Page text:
A federal court in Washington, DC, Tuesday upheld an Interior Department order requiring Noble Energy Inc. to plug and permanent abandon an undeveloped well off the central coast of California.
Noble filed a complaint challenging the order of Interior Department's Minerals Management Service (MMS), the predecessor to the Bureau of Ocean Energy Management, Regulation and Enforcement, after the U.S. Court of Appeals for the Federal Circuit in August 2008 ordered the federal government to pay more than $1 billion in recovered costs to a group of producers for materially breaching leases off the California coast (see Daily GPI, Aug. 27, 2008). Noble Energy was one of a dozen producers holding those leases. It recovered $1.2 million in costs.
The case involved 35 undeveloped tracts off Ventura, Santa Barbara and San Luis Obispo counties along the south-central California coast that were granted in the 1979-84 period. The Federal Circuit upheld a 2005 ruling by the U.S. Court of Federal Claims, which had said the companies were owed the awards.
"Noble shares in the joint and several responsibility to permanently plug and abandon the 320-2 [well off the central California coast] until that obligation is met. The court finds that this duty was not discharged [relieved] as to Noble by the government's breach of contract. Accordingly, the court concludes that MMS acted within the scope of its regulatory authority under OCSLA [Outer Continental Shelf Lands Act] to order Noble to permanently plug and abandon the 320-2 well," said U.S. District Judge Emmet G. Sullivan for the District of Columbia in his 22-page ruling Tuesday..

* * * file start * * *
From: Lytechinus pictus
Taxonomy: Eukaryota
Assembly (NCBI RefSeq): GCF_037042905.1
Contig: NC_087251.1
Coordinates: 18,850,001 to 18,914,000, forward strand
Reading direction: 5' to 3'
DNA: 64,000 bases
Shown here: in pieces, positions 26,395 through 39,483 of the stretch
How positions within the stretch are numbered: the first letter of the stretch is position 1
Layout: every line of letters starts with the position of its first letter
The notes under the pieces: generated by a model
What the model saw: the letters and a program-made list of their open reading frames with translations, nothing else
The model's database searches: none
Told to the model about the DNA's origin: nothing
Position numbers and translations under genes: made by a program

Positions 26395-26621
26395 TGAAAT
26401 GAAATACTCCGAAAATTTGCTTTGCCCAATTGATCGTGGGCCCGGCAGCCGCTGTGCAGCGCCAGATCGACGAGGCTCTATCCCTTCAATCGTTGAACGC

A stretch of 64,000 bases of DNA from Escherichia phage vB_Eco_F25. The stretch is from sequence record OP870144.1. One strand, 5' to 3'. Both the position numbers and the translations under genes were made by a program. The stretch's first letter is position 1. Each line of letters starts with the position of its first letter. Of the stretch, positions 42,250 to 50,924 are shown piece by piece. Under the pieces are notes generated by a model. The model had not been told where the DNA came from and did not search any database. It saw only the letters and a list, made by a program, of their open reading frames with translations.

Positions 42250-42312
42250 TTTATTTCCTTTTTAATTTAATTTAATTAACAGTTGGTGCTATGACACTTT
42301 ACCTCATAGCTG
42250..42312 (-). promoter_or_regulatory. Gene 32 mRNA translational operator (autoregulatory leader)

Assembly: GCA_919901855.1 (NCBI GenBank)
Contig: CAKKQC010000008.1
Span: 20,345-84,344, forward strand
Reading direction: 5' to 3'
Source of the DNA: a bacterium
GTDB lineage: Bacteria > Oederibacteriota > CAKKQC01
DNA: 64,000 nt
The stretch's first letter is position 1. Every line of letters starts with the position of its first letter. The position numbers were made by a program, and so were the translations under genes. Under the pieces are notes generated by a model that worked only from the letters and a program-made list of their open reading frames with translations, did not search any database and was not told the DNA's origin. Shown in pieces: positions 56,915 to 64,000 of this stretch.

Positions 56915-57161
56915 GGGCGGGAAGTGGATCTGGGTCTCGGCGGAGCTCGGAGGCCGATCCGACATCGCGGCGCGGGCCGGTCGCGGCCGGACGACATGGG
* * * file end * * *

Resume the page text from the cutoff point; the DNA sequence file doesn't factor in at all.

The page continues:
In September 2009 MMS ordered Noble Energy to "promptly and permanently" plug and abandon the well. The Houston-based independent oil and gas producer responded by filing a lawsuit in October 2009. Noble Energy argued that "any contractual or regulatory decommissioning obligations it may have had pursuant to lease 320 were discharged by the government's material breach of the leases, as determined by the Court of Federal Claims and the Federal Circuit."
But the OCSLA regulations see things differently, according to the court. "The OCSLA regulations -- which are not being challenged by plaintiff -- establish an independent obligation to permanently plug and abandon all exploratory wells. Plaintiff cites no authority in support of its position that the common law principle of discharge relieves the nonbreaching party of regulatory obligations, and this court declines to expand the scope of the common law principle of discharge in that direction," Sullivan said.
Under federal law, "lessees and owners of operating rights are jointly and severally liable for meeting their decommissioning obligations for the facilities on the leases as the obligations accrue 'and until each obligation is met.' Once a lessee has accrued a decommissioning obligation, it retains that obligation, notwithstanding transfer, assignment or relinquishment of the lease," he noted.
While Noble lost on the major legal point -- the plugging and abandonment of the well -- the district court appeared to be receptive to Noble's request that the federal government pay for the plugging and abandonment costs. Noble made a similar plea to the Federal Circuit, but it was rejected. The federal government argued that Noble should be barred from relitigating the point.
"Plaintiff's complaint does not seek money damages on its face, nor is the court persuaded that plaintiff is seeking money damages under the guise of equitable relief. Here, a declaratory judgment in plaintiff's favor would merely relieve plaintiff of an obligation that would have required a financial outlay...Accordingly, the court concludes that plaintiff's claim is not barred [from reconsideration] as a result of proceedings" in prior courts, Sullivan said.
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